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Lifestyle & Human Interest

Three Inmates Help Save Prison Guard's Life During Heart Attack

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A jail might not seem like the safest place to be when you experience a life-threatening emergency, but for Deputy Warren Hobbs, it was a bit of a miracle that he happened to suffer a heart attack while on duty.

Hobbs works at Gwinnett County Jail in Georgia. According to inmates, he started to behave strangely during a recent shift.

“Kinda was like laid back in his chair and just started [making noises],” inmate Mitchell Smalls told WAGA-TV.

“That’s when I just started hollering and screaming and banging on the door to try to alert everybody to wake up.”

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Things quickly went from bad to worse as the deputy slipped out of his chair, hit his head on the floor and started bleeding profusely. WAGA-TV described the incident as a “cardiac incident,” and the New York Post called it a heart attack.

“The inmates whose rooms were close enough to see what was happening began pounding on their doors,” the Gwinnett County Sheriff’s Office wrote in a post on Facebook on Tuesday. “Soon the entire unit was thundering with noise as many inmates pounded on the doors shouting for our deputy who lay unconscious and heavily bleeding on the floor.”

“Our deputy later stated that while he did not realize he’d been unconscious, he became aware of what sounded like pounding drums and could hear inmates shouting his name over and over.”

Terry Lovelace, another inmate, pleaded with the deputy.

“He grabbed a hold of the desk and he was pulling himself up like this,” Lovelace said. “I mean, it was sad, I mean because he didn’t look good at all but yet the man had fight in him enough to get up.

“And as he come up, I’m sitting there hollering then cause I can make eye contact with him, then I’m like Deputy Hobbs, Deputy Hobbs, Deputy Hobbs, Deputy Hobbs, please, please …”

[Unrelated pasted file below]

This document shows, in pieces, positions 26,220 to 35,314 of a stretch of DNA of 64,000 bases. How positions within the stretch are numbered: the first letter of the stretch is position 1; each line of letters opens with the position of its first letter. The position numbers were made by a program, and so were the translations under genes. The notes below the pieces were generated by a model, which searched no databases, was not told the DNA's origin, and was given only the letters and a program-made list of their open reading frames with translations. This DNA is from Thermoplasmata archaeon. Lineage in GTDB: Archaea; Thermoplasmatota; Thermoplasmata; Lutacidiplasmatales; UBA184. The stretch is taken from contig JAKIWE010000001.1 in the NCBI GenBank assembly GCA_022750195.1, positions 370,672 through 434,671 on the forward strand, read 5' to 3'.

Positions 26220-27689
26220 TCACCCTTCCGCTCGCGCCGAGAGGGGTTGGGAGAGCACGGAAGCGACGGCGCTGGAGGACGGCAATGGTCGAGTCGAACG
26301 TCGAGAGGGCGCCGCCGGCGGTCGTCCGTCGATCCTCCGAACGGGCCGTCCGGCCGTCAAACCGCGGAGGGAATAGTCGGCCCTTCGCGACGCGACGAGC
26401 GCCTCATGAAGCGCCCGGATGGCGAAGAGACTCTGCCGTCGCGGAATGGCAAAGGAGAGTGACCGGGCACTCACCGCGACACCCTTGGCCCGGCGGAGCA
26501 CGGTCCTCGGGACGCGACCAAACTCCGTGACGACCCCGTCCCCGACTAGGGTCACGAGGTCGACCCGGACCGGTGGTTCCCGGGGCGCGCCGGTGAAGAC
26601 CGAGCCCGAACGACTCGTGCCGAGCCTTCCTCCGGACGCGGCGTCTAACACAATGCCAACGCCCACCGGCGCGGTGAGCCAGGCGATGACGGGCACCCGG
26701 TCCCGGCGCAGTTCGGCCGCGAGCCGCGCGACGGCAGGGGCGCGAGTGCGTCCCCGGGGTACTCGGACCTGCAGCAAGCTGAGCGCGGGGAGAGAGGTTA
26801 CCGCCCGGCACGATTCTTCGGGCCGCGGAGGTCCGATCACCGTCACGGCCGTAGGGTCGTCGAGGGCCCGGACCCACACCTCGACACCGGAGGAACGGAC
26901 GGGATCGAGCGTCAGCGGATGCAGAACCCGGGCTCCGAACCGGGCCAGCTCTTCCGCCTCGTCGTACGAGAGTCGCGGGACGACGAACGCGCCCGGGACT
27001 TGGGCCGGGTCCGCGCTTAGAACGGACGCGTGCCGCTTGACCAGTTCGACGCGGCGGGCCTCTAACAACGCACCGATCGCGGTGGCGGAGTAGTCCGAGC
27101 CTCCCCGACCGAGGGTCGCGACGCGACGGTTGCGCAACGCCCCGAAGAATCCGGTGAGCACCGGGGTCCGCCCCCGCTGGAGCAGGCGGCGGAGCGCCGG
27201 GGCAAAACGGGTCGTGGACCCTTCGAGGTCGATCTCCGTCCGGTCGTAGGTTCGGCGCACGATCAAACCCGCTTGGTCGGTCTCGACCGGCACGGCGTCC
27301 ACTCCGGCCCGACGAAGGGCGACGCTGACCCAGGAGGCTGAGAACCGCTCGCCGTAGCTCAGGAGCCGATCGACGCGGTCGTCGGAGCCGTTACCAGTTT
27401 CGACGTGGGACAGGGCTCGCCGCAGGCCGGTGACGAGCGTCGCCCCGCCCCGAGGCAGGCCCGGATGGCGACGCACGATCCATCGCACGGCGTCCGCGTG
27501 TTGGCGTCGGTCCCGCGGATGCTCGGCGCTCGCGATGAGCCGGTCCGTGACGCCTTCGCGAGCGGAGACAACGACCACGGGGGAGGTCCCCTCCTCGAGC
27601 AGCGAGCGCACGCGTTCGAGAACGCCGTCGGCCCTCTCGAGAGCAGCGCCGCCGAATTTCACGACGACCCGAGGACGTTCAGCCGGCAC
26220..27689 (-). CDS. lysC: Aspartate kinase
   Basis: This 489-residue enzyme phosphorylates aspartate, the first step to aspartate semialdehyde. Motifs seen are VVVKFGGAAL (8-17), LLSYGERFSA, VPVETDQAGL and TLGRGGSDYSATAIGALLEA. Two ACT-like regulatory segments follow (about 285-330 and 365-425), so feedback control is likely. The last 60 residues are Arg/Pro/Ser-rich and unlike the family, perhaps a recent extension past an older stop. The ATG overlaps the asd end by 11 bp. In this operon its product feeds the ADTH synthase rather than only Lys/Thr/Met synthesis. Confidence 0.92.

According to the post from the sheriff’s office, Deputy Hobbs “immediately thought an inmate needed help and somehow managed to rise to his feet and press the control panel to open cell doors.”

That move could’ve ended his life, but instead, it saved his life. Lovelace called for help on the deputy’s radio, and another inmate, Walter Whitehead, used the phone.

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“Their efforts were successful and help arrived almost immediately,” the post continued. “We’re happy to report that our deputy survived the harrowing incident and is recovering at home until he can return to duty.”

“These inmates came to his aid because our deputy, like most law enforcement officers, treats people with the dignity they deserve. These inmates had no obligation whatsoever to render aid to a bleeding, vulnerable deputy, but they didn’t hesitate. Many people have strong opinions about law enforcement officers and criminals, but this incident clearly illustrates the potential goodness found in both.”

Hobbs expressed his gratitude for the actions of Whitehead, Lovelace and Smalls, and though the three men are still in jail, they’re also being regarded as heroes.

“It scared me,” Whitehead said. “I mean, I don’t care if it’s a police officer or whoever it was, you know. I’m gonna do whatever I can to do to save a man.”

“I don’t want to see nobody die.”

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Amanda holds an MA in Rhetoric and TESOL from Cal Poly Pomona. After teaching composition and logic for several years, she's strayed into writing full-time and especially enjoys animal-related topics.
As of January 2019, Amanda has written over 1,000 stories for The Western Journal but doesn't really know how. Graduating from California State Polytechnic University with a MA in Rhetoric/Composition and TESOL, she wrote her thesis about metacognitive development and the skill transfer between reading and writing in freshman students.
She has a slew of interests that keep her busy, including trying out new recipes, enjoying nature, discussing ridiculous topics, reading, drawing, people watching, developing curriculum, and writing bios. Sometimes she has red hair, sometimes she has brown hair, sometimes she's had teal hair.
With a book on productive communication strategies in the works, Amanda is also writing and illustrating some children's books with her husband, Edward.
Austin, Texas
Languages Spoken
English und ein bißchen Deutsch
Topics of Expertise
Faith, Animals, Cooking